The longer entitlement reform is delayed the worse entitlement reform will be. Indeed, delay increases the risk of no substantial reform and much higher taxes for supporting Social Security and Medicare. As time passes and more baby boomers retire, the amount of money paid out for age-tested entitlements will grow, making the programs even less solvent. Even more importantly, the larger number of recipients and those close to eligibility will form a voting block against decreasing benefits. People fight very hard, sometimes even irrationally, to hold what is theirs. I am getting closer to eligibility myself and while I am ideologically committed to reform, I sometimes feel the tug of my own interests in policy analysis.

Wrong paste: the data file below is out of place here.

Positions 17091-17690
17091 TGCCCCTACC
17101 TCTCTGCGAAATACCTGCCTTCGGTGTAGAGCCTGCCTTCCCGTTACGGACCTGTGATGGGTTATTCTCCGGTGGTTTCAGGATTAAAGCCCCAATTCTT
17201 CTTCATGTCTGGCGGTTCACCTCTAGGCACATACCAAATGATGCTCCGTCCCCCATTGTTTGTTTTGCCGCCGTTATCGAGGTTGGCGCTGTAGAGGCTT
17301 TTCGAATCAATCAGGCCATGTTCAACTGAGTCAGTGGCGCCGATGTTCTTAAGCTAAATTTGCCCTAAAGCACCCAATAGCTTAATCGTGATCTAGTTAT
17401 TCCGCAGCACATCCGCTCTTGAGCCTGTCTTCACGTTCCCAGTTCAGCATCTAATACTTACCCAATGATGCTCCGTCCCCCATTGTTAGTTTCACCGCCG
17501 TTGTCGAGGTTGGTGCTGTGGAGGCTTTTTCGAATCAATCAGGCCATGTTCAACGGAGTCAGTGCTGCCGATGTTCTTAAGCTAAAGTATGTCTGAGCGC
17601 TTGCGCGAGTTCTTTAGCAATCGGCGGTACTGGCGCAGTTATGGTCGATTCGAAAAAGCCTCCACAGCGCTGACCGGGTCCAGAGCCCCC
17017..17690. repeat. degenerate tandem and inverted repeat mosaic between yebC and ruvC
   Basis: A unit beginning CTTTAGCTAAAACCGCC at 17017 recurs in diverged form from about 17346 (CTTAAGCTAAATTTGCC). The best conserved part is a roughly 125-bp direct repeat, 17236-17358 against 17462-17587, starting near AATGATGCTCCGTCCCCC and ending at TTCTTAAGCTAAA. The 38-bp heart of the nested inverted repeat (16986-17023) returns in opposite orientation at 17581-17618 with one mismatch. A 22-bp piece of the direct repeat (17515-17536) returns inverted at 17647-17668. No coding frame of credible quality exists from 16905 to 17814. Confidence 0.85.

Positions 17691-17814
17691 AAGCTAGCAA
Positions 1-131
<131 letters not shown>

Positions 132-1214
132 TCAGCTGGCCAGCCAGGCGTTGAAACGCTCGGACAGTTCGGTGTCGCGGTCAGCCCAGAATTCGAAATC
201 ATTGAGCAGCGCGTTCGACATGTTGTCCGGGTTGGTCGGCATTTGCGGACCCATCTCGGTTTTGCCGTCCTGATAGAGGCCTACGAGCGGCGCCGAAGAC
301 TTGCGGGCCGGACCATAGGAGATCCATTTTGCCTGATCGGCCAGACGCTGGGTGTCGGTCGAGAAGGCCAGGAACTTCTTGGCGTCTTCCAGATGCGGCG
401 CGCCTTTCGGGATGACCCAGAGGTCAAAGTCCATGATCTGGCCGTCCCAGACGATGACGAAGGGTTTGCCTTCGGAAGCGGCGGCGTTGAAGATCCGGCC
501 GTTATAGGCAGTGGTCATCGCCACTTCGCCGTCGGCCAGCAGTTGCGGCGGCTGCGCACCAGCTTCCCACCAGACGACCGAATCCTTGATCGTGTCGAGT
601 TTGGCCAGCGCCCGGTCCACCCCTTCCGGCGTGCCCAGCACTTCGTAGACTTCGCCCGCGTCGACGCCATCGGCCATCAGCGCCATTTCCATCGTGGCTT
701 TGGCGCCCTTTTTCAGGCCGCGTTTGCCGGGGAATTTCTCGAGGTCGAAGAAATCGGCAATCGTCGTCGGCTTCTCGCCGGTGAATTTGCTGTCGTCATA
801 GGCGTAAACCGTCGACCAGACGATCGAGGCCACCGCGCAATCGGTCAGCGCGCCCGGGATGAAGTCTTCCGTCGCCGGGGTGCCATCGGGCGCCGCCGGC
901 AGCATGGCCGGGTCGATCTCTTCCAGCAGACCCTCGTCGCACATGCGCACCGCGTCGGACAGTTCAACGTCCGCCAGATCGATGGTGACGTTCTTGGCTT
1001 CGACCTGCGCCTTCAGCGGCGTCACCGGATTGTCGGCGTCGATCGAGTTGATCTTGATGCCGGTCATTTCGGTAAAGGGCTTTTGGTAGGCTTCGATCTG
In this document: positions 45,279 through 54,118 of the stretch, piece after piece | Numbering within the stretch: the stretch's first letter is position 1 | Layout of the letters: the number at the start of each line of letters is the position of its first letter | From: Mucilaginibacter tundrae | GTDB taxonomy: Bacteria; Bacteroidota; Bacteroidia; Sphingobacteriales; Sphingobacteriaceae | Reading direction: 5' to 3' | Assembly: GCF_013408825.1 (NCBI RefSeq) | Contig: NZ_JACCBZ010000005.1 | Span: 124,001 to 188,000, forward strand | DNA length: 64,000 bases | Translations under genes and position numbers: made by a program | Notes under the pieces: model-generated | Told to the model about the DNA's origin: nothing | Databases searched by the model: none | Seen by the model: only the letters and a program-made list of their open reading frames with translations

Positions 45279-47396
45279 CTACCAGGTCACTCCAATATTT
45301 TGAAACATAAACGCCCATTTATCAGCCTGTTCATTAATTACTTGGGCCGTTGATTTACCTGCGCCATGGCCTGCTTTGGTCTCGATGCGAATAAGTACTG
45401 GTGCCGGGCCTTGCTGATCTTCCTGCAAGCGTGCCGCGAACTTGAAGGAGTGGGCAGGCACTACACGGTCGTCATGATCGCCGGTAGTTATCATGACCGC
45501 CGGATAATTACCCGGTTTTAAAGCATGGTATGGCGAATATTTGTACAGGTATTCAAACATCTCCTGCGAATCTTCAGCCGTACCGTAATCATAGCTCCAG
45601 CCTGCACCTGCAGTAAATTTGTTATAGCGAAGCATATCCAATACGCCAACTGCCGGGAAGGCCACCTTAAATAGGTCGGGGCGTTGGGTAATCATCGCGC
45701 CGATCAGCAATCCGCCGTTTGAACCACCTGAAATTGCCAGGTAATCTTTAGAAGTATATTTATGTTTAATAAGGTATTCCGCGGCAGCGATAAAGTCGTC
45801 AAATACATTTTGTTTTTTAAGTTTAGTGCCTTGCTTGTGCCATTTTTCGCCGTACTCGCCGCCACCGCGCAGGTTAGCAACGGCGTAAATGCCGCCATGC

And the elderly form a particularly powerful voting block. It is costly to vote and thus the elderly vote in larger numbers than the young. They have less exciting things to do than the young and more time on their hands.
But most of the best reforms to Social Security and Medicare would affect those already collecting these entitlements or those within hailing distance of retirement.